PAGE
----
The questions of how to create new business models and commerce structures, make full use of information technologies, reduce costs, and produce positive added value for users do not entirely depend on technological expertise. Whether one can launch a venture business that integrates ideas from the humanities and social sciences — more so than ever before — is also important.
There are actually many venture businesses situated around Waseda Campus. But, unfortunately, we haven’t been able to adequately establish a network with them. With Building 121, we will fuse science and technology with the humanities and social sciences, and with the support of seasoned graduates, create a future where we can connect with venture businesses around the world.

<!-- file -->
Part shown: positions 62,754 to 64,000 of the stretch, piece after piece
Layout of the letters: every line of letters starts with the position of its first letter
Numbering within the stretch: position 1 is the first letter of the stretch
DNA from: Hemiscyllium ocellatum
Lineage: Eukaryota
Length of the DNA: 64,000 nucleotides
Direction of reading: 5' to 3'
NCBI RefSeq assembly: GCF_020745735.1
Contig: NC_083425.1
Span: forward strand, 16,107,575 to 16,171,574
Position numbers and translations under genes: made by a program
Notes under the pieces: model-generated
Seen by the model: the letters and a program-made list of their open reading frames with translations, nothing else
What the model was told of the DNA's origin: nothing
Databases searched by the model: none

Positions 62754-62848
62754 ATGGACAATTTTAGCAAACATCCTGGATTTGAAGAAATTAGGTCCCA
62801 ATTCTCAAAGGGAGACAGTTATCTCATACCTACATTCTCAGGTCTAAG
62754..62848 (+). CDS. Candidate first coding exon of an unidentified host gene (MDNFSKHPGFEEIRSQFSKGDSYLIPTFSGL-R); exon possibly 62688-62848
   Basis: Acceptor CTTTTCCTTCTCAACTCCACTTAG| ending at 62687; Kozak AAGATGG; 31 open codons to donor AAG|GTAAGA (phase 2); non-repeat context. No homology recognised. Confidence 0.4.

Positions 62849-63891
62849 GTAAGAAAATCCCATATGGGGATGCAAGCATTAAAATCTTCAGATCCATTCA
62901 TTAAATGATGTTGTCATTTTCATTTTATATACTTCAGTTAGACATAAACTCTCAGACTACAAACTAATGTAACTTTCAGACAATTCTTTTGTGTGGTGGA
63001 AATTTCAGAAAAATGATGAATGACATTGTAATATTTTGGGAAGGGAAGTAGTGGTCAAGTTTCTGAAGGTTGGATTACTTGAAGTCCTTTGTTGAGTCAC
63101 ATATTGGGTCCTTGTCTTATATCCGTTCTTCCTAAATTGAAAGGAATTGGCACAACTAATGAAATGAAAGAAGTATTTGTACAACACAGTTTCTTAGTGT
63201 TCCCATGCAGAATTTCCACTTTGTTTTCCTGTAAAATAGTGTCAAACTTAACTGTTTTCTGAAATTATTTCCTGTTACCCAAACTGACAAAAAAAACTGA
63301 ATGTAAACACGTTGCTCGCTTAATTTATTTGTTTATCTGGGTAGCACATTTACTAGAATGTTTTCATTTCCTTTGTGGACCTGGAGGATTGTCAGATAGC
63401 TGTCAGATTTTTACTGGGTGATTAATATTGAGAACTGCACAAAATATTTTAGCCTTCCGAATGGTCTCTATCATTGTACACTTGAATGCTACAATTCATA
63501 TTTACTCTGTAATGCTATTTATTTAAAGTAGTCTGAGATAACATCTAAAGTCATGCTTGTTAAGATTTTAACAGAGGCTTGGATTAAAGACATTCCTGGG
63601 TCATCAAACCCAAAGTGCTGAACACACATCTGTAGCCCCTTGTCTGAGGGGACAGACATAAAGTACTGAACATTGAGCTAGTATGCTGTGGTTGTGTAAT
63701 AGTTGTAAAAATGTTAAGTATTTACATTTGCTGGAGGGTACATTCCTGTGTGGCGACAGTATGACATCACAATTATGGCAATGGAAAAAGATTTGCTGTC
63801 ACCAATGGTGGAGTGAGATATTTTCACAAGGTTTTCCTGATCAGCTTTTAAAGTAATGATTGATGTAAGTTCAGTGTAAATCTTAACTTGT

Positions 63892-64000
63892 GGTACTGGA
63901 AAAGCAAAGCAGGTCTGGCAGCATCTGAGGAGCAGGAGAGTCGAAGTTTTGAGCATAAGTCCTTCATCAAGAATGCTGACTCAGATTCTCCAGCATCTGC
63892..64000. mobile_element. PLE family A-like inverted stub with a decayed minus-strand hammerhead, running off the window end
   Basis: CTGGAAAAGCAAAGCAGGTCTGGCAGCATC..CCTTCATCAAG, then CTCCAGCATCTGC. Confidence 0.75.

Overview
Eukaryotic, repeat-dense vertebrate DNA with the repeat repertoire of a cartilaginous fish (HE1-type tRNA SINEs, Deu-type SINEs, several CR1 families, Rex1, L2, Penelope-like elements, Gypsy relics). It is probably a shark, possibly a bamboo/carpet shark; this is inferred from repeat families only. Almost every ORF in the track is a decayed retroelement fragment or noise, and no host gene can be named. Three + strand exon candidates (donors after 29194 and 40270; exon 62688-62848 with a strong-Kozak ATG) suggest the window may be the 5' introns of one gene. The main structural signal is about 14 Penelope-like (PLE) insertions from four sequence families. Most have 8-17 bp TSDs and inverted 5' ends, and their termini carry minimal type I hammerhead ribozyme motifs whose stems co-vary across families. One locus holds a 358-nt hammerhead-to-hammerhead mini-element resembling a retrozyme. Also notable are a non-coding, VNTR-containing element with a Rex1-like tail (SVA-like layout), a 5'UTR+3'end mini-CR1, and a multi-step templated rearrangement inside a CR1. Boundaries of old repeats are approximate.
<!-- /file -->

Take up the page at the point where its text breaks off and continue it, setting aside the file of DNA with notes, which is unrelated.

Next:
Building 121 houses a basement conference room furnished with advanced IT equipment, making it suitable for international conferences, as well as meeting rooms. On the first floor is a gallery that can be used as an exhibition space, a lounge, or a reception room, making it suitable for events showcasing cutting-edge technologies.
The first-floor gallery functions as a place where students, staff, and faculty, as well as alumni currently in business, can gather to share new ideas and lay the groundwork for potential partnerships and investment opportunities. We want it to be a place that will make Waseda a destination to discover new businesses opportunities.
Conceptual image of the first-floor gallery (pictured left), and the basement conference room, which has a 200-person capacity (pictured right)
In addition to the gallery is a one-stop reception window that will receive inquiries from alumni and those in industry and will promote coordinated partnerships within the university.